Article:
You Can’t Retire on Testimonials

According to a study done by the Center for Retirement Research at Boston College and reported in Bottom Line, half of retirees in the future will not have enough money to sustain their current lifestyle when they stop working. That’s an increase from 44% just three years ago. Large drops in investment and home value are obviously part of the cause.

Make sure you pay yourself. You should be using revenues to fund your life style, pay your business expenses, fund retirement options to the maximum allowed by law, build a vacation fund, build future expense needs (e.g., college educations, weddings), and maintain an emergency fund to cover anything from natural disaster to prolonged illness. (And, of course, obtain intelligent insurance coverage such as disability and comprehensive medical, along with umbrella liability and errors and omissions.)

The younger you are, the better your opportunity, but the more probably you’re putting this off. Create separate bank accounts if you must, but make sure that you’re not living the good life now and creating a rough life later.

© Alan Weiss 2010. All rights reserved.

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4 Responses to You Can’t Retire on Testimonials

  1. Gareth Price says:

    Great advice Alan – if you’re self employed you don’t get any of the corporate perks that put this stuff on autopilot.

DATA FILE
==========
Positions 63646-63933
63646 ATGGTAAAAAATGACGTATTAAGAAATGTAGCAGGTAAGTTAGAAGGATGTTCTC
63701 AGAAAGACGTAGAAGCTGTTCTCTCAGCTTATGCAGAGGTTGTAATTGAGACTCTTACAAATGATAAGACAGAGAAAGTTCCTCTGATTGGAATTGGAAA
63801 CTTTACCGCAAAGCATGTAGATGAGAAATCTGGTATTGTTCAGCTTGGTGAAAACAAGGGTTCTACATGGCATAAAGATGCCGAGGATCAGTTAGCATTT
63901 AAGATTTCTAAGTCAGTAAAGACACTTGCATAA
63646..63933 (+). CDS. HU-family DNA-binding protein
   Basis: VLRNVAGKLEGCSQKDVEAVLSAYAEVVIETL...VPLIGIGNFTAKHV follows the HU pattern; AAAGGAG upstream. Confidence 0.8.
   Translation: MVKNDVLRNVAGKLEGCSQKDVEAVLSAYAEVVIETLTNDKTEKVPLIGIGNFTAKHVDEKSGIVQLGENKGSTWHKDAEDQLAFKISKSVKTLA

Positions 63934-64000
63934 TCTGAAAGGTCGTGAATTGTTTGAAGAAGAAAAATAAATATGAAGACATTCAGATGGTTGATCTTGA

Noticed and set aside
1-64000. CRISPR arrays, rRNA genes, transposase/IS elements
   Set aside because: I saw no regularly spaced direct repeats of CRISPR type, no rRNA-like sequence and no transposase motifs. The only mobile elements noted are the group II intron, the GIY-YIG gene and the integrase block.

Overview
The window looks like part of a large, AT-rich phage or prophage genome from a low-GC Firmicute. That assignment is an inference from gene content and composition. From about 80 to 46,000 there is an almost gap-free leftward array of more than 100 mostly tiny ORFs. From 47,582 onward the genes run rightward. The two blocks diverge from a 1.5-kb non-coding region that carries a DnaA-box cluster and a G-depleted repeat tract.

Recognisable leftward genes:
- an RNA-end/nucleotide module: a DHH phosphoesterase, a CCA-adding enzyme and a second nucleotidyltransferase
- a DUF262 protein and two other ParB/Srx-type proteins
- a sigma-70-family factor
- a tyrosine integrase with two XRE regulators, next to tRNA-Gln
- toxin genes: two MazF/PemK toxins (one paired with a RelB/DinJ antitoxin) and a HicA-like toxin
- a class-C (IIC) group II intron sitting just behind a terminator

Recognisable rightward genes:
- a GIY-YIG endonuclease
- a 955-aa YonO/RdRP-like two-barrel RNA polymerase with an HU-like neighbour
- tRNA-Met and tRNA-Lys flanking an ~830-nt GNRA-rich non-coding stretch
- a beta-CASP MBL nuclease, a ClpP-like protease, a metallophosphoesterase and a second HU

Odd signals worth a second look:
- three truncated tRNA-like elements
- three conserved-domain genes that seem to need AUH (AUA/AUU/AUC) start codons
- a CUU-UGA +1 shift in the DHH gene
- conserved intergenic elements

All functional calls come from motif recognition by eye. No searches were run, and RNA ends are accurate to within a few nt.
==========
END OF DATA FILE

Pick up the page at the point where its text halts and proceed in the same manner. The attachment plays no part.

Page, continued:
It’s easy to “forget” to put money aside when it’s been a good month and you feel you deserve something nice.

    My wife and I recently took a Dave Ramsey course which was an excellent wake-up call that we should get started in this area while we’re still young (compound interest blows my mind).

    Mr Ramsey’s advice: get (and stay) out of debt, build an emergency fund, never pay retail, save money and build wealth.

    Between his advice and yours I’ve gone from hand-to-mouth survival to having a stable financial base to grow my web development practice from. Thank you.

  2. Alan Weiss says:

    Well…

    1. Some debt makes sense in order to fund major purchases or experiences which you can plan to pay off.
    2. You always pay retail for Bentleys and Bulgaris and fine meals in great restaurants. Let’s not be miserly.
    3. Wealth is discretionary time. Money is fuel for wealth.

    Mr. Ramsey and I aren’t quite so eye-to-eye.

  3. One of the key advices to long term success indeed.

    “Pay yourself first”, associated with “the first sale is to yourself” makes a quite interesting road to travel.

    BTW, the bank becomes much more friendly when you do have some retirement funds that can be used to back your credit lines.

  4. Alan Weiss says:

    When the bank has a $100,000 relationship with you, you’re just a customer. When it’s a million, you’re a partner.

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